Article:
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Channel Sales Forecast: Only Partly Cloudy

  
  
  

cloudy forecastEarlier this week, Forrester released their latest estimate of global IT spending, predicting that investment in technology products and services will increase moderately to $2.18 trillion by 2014.  An increasing portion of this staggering investment will undoubtedly go toward new cloud services. But while the IT industry is in the midst of a modern-day gold rush, the channel is scrambling to catch up.

Every month it seems a new study highlights the increasing demand for technology delivered as a service via the cloud. Evolve IP released interesting results this month from a survey of more than 1,100 IT professionals from mid-market companies that confirmed, once again, that demand for cloud services is red-hot. According to Evolve IP, 43% of midmarket companies plan to increase their budget for cloud services in 2013, and more than 61% plan to do so in 2014.   

While demand for cloud services is booming, adoption in the channel is relatively low. For most solution providers, cloud services still only account for a small portion of their revenue and profits. Many solution providers that have made their money implementing on-premise technology solutions for their clients are frantically building new cloud services businesses. It’s unclear who will win and lose in the cloud services game; it is clear that there will be a shakeout.

Some traditional VARs will successfully transition to a new business model, whereas others will miss the opportunity as new, "born on the cloud" resellers emerge to fill the gaps and capture market share. With so much at stake, IT vendors are investing big bucks to help existing partners weather the storm while simultaneously recruiting new partners that have what it takes to succeed in the increasingly competitive cloud services marketplace. Unfortunately, vendor investments have not had the anticipated impact. While there is a lot of buzz in the channel about the cloud computing opportunity, actual sales of cloud services are too few and far between. Channel partners are getting plenty of marketing and technical support from vendors, but partner sales reps are asking for more help from their vendor counterparts.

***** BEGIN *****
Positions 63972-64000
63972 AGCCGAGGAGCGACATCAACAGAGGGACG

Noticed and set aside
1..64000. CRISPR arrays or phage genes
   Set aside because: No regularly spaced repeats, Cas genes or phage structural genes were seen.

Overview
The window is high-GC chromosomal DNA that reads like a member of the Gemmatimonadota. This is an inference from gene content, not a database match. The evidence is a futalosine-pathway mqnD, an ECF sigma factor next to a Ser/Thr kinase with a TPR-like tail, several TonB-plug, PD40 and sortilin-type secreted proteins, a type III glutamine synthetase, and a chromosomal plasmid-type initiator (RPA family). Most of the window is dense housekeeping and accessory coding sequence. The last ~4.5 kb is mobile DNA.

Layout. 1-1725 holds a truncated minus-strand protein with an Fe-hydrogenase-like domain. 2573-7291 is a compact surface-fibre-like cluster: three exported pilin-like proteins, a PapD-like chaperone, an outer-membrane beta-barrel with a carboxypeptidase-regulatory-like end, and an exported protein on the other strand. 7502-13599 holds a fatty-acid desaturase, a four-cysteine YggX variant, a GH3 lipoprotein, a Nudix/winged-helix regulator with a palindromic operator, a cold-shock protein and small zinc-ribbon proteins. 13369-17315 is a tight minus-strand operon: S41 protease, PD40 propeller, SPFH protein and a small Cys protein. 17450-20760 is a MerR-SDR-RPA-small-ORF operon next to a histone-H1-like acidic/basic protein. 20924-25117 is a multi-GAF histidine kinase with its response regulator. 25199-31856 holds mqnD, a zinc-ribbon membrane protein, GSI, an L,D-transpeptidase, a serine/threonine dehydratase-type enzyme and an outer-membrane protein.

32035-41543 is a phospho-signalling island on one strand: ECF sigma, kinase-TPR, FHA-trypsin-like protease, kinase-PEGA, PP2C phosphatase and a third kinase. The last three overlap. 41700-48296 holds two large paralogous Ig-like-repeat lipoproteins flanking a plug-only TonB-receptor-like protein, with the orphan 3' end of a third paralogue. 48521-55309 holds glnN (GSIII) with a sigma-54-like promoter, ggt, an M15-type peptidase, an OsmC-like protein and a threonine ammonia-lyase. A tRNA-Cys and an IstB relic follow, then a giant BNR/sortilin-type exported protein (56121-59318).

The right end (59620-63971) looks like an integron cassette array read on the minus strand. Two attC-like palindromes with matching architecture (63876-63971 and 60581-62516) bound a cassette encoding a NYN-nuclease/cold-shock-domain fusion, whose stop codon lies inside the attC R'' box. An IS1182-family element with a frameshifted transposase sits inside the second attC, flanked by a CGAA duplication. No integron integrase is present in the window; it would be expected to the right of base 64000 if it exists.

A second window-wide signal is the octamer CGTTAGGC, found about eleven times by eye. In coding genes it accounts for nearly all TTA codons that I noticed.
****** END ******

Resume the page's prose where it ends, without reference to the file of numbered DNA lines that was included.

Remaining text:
Much has been written recently about the struggles IT channel partners are facing and the changes they are making to transform their businesses. Surprisingly little research, however, has focused on how IT vendors need to change their channel sales organizations to capitalize on the cloud services opportunity. After all, if your channel partners are reinventing their businesses, isn’t it reasonable to assume that that your channel sales team also needs to change? Of course, the answer is a resounding yes. The real question is how?

ZS Associates is partnering with the Channel Focus community to investigate the changing role of the channel sales function in the cloud services era. As part of this effort, we are conducting an online survey to gather input from IT providers regarding the changes they have made or anticipate making to their channel sales team to drive adoption of cloud services. The findings will help answer critical questions such as:

  • How should the channel sales team be structured to drive growth in an increasingly heterogeneous channel?
  • What are the most important skills and competencies IT providers need to develop in the channel sales team to address evolving partner needs?
  • How should channel sales team members be compensated to drive focus on cloud opportunities and ensure incentives are aligned with their partners?

Channel sales and marketing leaders who would like to participate in the survey can do so by visiting this page: Changing Role of Channel Sales. The survey takes approximately 10 minutes to complete, and participants will receive a summary of the results. We look forward to sharing insights from the research in September. 


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